In an article for Energy Central, Guidehouse Insights examines strategies for microgrid adoption without large government grants or other fiscal support
As costs for solar PV and energy storage continue to decline, commercial and industrial (C&I) energy customers are giving more consideration to microgrids.
In an article for Energy Central, Peter Asmus, research director for Guidehouse Insights, says what sets this risk averse segment apart is that it is able to justify investments and microgrid deployments without government guidance or support.
“Unlike other microgrid segments that may receive direct government support, C&I microgrids generally must stand on their own—with a little help from friends in the form of indirect incentives for the DER assets that populate microgrids,” Asmus said. “It is a lot easier to justify government help for a disadvantaged community or a military base than a profit-seeking business venture.”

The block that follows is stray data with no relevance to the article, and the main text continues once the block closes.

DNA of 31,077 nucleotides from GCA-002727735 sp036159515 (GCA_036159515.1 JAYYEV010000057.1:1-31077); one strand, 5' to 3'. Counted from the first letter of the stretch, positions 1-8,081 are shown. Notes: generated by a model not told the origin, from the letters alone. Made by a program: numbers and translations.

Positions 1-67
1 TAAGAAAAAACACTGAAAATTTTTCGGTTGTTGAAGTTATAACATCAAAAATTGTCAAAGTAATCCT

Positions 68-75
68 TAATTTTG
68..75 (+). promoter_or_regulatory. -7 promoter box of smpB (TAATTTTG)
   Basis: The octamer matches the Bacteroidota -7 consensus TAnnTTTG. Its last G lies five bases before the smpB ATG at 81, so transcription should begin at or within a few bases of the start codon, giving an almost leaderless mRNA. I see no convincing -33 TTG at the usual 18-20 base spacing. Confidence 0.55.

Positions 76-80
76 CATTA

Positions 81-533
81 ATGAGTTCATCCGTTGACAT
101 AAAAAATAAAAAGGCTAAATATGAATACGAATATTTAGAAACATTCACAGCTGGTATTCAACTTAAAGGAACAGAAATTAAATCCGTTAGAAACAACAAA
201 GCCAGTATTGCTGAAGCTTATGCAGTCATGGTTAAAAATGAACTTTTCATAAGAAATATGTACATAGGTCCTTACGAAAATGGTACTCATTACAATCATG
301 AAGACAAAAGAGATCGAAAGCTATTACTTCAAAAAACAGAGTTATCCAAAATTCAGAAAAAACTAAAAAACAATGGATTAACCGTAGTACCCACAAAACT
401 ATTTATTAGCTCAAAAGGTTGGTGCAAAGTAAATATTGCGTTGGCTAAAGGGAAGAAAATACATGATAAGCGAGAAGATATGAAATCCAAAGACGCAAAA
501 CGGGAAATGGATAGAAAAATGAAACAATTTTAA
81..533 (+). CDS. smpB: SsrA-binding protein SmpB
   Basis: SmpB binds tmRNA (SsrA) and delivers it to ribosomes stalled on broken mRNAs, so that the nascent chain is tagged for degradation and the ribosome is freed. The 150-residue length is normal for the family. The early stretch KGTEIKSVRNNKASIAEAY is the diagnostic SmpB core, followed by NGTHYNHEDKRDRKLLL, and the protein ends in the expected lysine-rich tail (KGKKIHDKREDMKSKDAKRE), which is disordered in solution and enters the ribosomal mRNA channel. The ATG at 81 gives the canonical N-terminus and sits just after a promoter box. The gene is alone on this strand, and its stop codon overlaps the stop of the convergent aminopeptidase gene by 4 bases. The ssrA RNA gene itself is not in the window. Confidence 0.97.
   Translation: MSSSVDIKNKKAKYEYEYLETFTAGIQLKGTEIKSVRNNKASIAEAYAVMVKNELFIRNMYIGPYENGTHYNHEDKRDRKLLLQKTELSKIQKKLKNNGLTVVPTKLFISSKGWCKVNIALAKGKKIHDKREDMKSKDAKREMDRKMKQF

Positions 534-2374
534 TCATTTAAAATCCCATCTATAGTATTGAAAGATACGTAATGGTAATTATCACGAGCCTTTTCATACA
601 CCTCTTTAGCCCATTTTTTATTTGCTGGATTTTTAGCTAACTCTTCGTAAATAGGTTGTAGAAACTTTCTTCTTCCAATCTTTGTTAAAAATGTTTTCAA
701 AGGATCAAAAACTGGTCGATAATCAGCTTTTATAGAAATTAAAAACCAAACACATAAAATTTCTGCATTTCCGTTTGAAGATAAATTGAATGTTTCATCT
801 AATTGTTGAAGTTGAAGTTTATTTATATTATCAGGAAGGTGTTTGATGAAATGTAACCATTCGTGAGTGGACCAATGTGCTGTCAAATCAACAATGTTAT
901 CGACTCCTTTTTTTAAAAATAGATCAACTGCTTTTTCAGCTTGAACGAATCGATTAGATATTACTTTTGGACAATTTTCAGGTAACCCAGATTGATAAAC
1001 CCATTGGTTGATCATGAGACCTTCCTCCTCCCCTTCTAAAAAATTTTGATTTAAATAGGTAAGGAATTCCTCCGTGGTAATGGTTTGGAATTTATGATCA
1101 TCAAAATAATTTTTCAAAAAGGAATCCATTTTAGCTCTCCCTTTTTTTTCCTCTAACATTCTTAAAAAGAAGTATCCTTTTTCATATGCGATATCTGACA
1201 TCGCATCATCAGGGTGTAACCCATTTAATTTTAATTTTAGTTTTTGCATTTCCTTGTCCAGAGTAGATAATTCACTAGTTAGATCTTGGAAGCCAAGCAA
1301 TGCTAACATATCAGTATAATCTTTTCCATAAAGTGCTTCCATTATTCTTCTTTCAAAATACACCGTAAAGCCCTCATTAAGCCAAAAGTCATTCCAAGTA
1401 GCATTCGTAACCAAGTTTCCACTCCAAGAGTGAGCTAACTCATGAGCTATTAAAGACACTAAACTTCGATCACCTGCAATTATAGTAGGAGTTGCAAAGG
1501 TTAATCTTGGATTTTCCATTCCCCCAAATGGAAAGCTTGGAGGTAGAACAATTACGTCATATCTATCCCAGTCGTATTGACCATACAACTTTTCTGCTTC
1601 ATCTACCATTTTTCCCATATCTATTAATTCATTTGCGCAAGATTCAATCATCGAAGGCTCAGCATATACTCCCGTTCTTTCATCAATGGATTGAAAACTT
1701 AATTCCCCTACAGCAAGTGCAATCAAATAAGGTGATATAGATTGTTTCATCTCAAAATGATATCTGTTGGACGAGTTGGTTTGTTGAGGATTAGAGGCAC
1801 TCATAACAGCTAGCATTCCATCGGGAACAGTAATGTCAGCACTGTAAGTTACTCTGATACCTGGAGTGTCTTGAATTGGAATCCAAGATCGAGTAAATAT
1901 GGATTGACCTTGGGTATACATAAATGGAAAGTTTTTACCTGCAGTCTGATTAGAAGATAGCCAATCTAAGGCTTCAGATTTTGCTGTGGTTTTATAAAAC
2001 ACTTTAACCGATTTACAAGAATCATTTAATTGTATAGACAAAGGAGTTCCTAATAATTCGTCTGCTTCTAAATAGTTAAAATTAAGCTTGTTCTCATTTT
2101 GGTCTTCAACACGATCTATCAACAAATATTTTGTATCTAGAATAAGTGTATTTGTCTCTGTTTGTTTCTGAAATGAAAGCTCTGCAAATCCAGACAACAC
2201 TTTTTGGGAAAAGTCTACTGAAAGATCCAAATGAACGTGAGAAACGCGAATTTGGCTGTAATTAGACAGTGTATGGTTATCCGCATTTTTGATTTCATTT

In the article, Asmus outlines other trends supporting C&I microgrid growth: modular microgrids, which commoditize standard microgrid offerings that can be pieced together and reduce design and deployment costs, and energy as a service (EaaS) microgrids based on agreements in which the customer is not required to take on debt or pay out of their CAPEX budget for equipment upgrades or ongoing services.
“Wrapping a microgrid around onsite renewable generation assets may be appealing to C&I customers that also value resilience and more control over their energy supply portfolio or value their own management capabilities,” Asmus said. “A microgrid can serve as a platform to transform a regulatory burden into a technology innovation opportunity.”